This personal and intellectual proximity encouraged Scheuerman (2009) to further investigate if Morgenthau and classical realists at large held concrete intellectual connections to critical theory. The tenability of such links, however, was recently contested by Daniel Levine’s (2012) reading of Morgenthau, which urged the epistemological dissonance between classical realism and critical theory. Levine argues that, even though Morgenthau spoke in favor of self-reflexivity, particularly, but not exclusively, his later works are characterized by a lack of it. However, Levine’s claim of lacking self-reflexivity can only be made if we agree with him that Morgenthau aimed to construct a grand IR theory. In fact, this is common among contemporary critical theorists and it constitutes an a priori element of their basic ontological assumptions. However, Morgenthau failed a task, writing such a grand theory, that he never wished to engage in. Classical realists do not intend to produce grand theories, but are cautious about their feasibility. While Levine is right to argue that Morgenthau – like any classical realist – was no critical theorist, we still can discern overlaps between them. In the remainder of this piece, I want to touch upon on three of what I believe to be the most promising connections between classical realism and critical theory.

Epistemologically, classical realism and critical theory operate with what Karl Mannheim (1985) called the spatio-temporal conditionality of knowledge. This means that knowledge depends upon and only has significance in the historical, cultural, and socio-political context in which it was created. Within this context, characteristic thought-styles evolve that determine the creation and direction of knowledge. For classical realists and critical theorists, any claim for universal knowledge and absolute objectivity is, therefore, ill-founded and a source of ‘epistemological imperialism’ (Behr & Rösch, pp. 73, 2010). Rather, they promote what we find in Morgenthau as perspectivist objectivity (Behr & Rösch, pp.44, 2012). This kind of objectivity is established in a hermeneutical process in which reality is analyzed through clearly defined concepts. They not only help to distinguish features of an object, but these features can only be recognized as such through concepts. For this reason, classical realists argue that concepts cannot have a fixed meaning, but are epistemological tools that help scholars to approach reality by categorizing and analyzing its elements. The meaning of these concepts depends upon the specific historical, cultural, and socio-political contexts and consequently changes.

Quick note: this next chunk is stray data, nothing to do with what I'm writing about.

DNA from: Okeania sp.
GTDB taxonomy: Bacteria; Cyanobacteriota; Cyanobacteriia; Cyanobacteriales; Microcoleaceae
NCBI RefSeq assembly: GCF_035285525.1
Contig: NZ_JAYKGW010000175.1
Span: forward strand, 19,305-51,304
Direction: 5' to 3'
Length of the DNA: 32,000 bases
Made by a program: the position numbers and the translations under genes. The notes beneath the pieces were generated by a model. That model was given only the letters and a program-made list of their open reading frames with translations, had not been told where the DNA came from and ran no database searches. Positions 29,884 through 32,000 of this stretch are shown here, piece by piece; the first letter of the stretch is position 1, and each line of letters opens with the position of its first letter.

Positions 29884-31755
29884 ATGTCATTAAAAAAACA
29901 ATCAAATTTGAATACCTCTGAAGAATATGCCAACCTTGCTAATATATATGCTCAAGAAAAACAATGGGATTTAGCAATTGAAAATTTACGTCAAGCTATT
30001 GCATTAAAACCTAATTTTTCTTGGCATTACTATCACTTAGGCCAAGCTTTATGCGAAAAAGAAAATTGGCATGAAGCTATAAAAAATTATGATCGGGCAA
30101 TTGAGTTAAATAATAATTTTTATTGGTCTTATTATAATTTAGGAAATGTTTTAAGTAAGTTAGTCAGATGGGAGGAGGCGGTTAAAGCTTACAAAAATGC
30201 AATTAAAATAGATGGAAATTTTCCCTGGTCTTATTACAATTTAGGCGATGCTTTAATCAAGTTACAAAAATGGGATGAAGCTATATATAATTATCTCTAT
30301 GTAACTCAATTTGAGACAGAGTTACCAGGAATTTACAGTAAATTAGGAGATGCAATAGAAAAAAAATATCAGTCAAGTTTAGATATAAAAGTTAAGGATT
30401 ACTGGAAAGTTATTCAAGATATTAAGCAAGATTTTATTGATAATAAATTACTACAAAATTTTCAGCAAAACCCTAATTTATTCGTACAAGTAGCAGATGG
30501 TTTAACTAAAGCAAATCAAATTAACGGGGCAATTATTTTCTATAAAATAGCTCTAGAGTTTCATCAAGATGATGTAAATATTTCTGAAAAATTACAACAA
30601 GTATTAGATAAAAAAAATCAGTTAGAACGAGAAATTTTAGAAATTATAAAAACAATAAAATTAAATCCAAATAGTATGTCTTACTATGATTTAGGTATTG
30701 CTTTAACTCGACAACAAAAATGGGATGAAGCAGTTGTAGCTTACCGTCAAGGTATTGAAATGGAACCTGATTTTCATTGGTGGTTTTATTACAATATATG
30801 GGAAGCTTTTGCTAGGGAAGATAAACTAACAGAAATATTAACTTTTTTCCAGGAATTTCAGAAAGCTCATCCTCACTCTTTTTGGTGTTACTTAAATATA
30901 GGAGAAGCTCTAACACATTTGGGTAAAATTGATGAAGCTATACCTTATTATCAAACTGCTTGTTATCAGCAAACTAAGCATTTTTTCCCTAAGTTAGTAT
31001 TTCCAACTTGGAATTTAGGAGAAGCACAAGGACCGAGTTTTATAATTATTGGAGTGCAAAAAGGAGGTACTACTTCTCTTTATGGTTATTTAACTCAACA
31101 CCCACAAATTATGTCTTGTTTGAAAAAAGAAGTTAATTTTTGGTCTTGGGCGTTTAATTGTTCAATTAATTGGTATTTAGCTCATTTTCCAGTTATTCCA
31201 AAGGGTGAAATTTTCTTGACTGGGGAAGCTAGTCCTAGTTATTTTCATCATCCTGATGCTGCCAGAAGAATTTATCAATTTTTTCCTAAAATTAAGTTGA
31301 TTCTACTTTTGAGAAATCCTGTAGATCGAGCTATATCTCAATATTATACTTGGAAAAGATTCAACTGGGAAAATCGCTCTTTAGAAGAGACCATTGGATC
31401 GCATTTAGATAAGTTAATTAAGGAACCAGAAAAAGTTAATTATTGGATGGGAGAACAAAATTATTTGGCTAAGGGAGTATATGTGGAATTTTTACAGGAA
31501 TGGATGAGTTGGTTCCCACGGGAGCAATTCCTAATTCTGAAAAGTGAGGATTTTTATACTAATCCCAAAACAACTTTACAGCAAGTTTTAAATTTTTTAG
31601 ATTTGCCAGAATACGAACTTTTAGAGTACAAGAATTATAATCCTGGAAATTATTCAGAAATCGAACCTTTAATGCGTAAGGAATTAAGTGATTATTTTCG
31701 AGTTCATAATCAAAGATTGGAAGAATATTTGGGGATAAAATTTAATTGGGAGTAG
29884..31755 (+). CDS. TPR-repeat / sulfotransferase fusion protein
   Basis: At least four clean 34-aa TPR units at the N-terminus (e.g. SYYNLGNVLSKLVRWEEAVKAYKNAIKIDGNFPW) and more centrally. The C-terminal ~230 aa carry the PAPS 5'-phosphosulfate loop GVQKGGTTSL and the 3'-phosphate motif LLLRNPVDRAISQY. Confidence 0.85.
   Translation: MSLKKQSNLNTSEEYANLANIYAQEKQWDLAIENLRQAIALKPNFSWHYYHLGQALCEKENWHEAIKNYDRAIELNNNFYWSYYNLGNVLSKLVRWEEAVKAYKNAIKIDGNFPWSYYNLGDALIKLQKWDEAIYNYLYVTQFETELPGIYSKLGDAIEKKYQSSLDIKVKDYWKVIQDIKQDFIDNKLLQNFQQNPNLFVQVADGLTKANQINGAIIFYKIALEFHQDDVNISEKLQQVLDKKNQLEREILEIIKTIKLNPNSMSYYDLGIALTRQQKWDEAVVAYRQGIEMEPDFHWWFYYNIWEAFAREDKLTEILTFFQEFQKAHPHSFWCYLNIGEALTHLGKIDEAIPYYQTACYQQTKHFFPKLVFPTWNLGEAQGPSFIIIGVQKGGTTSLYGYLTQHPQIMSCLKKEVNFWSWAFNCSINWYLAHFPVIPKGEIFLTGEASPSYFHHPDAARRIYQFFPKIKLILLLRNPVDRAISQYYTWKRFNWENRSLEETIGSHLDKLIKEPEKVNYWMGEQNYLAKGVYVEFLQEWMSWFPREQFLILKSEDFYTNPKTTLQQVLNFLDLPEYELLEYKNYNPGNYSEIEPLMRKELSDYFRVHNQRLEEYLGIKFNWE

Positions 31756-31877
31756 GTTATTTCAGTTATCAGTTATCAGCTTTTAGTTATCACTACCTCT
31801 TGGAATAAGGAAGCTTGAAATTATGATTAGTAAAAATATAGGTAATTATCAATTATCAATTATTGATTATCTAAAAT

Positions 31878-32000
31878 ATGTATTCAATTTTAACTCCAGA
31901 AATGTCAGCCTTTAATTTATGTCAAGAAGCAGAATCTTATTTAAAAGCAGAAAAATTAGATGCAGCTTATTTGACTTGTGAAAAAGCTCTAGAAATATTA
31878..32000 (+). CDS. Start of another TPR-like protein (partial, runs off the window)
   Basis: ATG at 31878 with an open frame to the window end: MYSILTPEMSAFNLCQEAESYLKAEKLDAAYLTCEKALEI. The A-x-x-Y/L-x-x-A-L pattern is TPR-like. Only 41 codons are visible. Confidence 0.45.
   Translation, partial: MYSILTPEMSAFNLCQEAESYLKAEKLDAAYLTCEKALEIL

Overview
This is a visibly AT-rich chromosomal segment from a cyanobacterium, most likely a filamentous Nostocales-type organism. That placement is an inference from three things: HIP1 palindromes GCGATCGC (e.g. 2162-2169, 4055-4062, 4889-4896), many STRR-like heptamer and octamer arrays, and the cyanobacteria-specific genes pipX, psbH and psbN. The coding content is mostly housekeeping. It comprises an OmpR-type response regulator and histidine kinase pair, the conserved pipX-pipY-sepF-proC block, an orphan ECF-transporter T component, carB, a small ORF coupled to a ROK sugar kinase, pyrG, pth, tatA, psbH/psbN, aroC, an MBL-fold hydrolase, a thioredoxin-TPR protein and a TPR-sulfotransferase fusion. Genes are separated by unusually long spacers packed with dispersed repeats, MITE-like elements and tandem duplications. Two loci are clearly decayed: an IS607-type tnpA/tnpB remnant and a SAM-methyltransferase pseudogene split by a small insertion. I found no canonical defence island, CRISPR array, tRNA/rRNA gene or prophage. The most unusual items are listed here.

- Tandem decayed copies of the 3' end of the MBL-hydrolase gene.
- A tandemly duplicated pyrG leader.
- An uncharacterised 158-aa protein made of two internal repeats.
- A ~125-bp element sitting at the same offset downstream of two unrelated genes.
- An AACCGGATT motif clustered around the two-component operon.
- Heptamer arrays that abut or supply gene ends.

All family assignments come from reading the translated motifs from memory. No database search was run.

Normatively, I see proximity between classical realism and critical theory in their critique of modernity, as both their scholars criticize modernity for establishing an imaginary, to use a term by Cornelius Castoriadis. The imaginary ‘gives a specific orientation to every institutional system, which overdetermines the choice and the connections of symbolic networks, which is the creation of each historical period, its singular manner of living, of seeing and of conducting its own existence, its world, and its relations with this world’. It is the ‘source of that which presents itself in every instance as indisputable and undisputed meaning, the basis for articulating what does matter and what does not’ (Castoriadis, pp.145, 1987).

This implies that the imaginary constitutes social life-worlds, as it prescribes the realm of meaning upon which socio-political orders are being shaped. This is not problematic, per se. because people cannot exist without some degree of security and any imaginary promises an element of carefreeness because it structures social life-worlds. However, classical realists and critical theorists problematize modernity, as it leads to moral decline. This is the case because modernity neither considers questions of morality nor emotions; consequently, both theoretical stances aim to focus on the human condition of politics again. This focus on the human helps to explain current readings of classical realism as political theology, although this reading is not without its problems because it excludes the human potential for meaning-autopoiesis, as evidenced in Morgenthau’s and Arendt’s notion of power. [1] Still, their concern of modernity depriving people of the ability to experience themselves in their subjectivity can be interpreted as a contribution to manifold attempts to re-instill spirituality in people and overcome the “transcendental homelessness” of modernity (Lukacs, pp.41, 1963).